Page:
73rd Warren Miller Film Inspires New Generation of Athletes


Image courtesy of Cam McLeod

For the last 73 years, the Warren Miller film festival has been the kick-off for the coming snow sports season, and this year the film “Daymaker” made its big-screen debut. Though Warren Miller, the founder of Warren Miller Entertainment, passed away in 2018 and took a step back from filming in the late 80s, the film festival tradition lives on through skiers and boarders who grew up watching his films. They inspired multiple generations of athletes and an entire industry of action sports media.

“Daymaker” has several different segments including free skiing in Sun Valley, Idaho, and a segment at Snowmass in Aspen, Colorado where the National Brotherhood of Skiers annual summit takes place. The film also showcases professional skiers shredding the Olympus mountain range in Greece and British Columbia’s Monashees mountain range. The film consistently displays the joy and excitement of snow sports.

Getting new and returning viewers enthusiastic for the coming winter season is a primary focus of the Warren Miller film festival, and is the main reason films like “Daymaker” are presented in film festivals as opposed to a standard theater release. The films show everything from skiing at a groomed resort, all the way to heli-skiing down some of the most extreme mountains on the globe. The filmmakers want the movies to be relatable, accessible and exciting.  

Warren Miller films are broken down into segments. The different sections are filmed in different areas around the world, each with a unique focus. This year’s movie “Daymaker” features professional skier Connrey Lundin in a segment where he travels to Switzerland to grass ski,  adding “extreme grass skier” to his title. The segment was inspired by a portion of Warren Miller’s 1984 film “Ski Country” that shows three skiers grass skiing down a lush, green mountainside.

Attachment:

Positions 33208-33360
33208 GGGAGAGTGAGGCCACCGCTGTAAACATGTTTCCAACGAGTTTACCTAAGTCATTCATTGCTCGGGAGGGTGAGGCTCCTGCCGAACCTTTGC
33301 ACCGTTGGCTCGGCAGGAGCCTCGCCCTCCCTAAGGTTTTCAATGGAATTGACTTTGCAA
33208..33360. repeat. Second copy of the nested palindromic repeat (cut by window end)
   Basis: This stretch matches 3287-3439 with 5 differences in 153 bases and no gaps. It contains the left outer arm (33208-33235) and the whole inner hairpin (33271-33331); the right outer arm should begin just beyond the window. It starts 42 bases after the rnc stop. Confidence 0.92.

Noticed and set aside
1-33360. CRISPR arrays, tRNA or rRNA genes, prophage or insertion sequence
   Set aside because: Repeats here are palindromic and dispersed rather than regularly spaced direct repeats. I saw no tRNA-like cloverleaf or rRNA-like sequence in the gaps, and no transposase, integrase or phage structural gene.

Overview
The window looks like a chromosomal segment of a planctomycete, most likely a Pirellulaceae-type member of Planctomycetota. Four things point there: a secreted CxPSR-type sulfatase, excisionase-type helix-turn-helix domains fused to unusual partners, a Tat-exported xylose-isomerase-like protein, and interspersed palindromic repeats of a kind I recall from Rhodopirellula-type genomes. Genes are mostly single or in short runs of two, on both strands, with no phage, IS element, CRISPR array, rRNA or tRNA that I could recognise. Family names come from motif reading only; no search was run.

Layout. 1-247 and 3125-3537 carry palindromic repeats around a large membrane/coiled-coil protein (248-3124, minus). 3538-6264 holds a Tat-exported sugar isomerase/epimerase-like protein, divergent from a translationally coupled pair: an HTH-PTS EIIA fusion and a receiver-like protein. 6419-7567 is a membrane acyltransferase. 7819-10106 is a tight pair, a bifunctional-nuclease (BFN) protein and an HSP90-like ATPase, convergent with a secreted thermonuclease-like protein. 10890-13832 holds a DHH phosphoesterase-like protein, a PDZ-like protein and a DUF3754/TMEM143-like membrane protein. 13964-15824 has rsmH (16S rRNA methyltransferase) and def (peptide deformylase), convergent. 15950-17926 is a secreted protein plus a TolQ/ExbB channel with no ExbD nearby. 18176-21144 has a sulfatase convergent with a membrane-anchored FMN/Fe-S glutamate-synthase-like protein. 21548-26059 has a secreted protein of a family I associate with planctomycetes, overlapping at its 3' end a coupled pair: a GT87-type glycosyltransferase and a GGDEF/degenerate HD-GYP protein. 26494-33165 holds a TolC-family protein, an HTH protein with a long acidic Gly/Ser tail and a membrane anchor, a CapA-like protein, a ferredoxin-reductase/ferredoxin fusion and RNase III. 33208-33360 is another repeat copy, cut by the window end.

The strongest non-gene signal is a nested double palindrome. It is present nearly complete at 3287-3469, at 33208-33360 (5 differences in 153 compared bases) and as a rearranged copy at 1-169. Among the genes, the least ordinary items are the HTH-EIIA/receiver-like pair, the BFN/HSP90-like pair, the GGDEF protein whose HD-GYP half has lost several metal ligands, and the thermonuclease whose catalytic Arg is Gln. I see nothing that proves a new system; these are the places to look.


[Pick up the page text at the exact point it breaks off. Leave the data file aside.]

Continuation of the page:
“Every little bump, pebble and rock could easily take you down,” Lundin said. “It’s intense, it’s bumpy, it’s loud, but we had an awesome time filming and it came out great.” 

This year “Daymaker” will be shown in 30 states and Washington D.C., four Canadian provinces, Iceland, Australia, New Zealand and the United Kingdom. The film features over 30 professional skiers showcasing multiple styles and techniques. 

Many of the athletes in the film grew up watching Warren Miller movies. Lundin recalls contacting Warren Miller Entertainment incessantly until they finally let him be a part of their 2018 film “Timeless.” Now, he has been in three of them. For Madison Rose Ostergren, another professional skier, “Daymaker” is her second film. 

“When I was younger I grew up in a small town in northern Michigan,” Ostergren said. “My family and I would always go to the Warren Miller films, it was the ultimate kickoff to winter. I looked up at the big screen thinking I want to be in the movies.”

Ostergren eventually moved to Utah to pursue ski racing. While there, she attended a ski racing academy and raced competitively throughout college, during which time she decided to pursue film and media within the world of skiing. This includes partaking in larger films like Warren Miller’s, but also helping produce smaller, independent films with more of her personal story. 

Every stop on the film tour hosts at least one of the athletes from the new movie to participate in meet and greets and speak with those in attendance. Professional skier and inspirational ski consultant Marcus Caston has toured with Warren Miller for eight films and has run into people who have attended year after year. 

“Going to the shows, you see people bringing their kids to the movie for the first time or people who have been going for 50 or 60 years,” Caston said. “It’s really cool and meaningful.” 

Warren Miller Entertainment has been around since 1949 and is considered the pioneer of the action sports cinematography world. With a film released every year, “Daymaker” is the 73rd film to be produced under the company. There will be showings of the film all over western Washington starting in early November with the last showing on Dec. 11th in North Bend.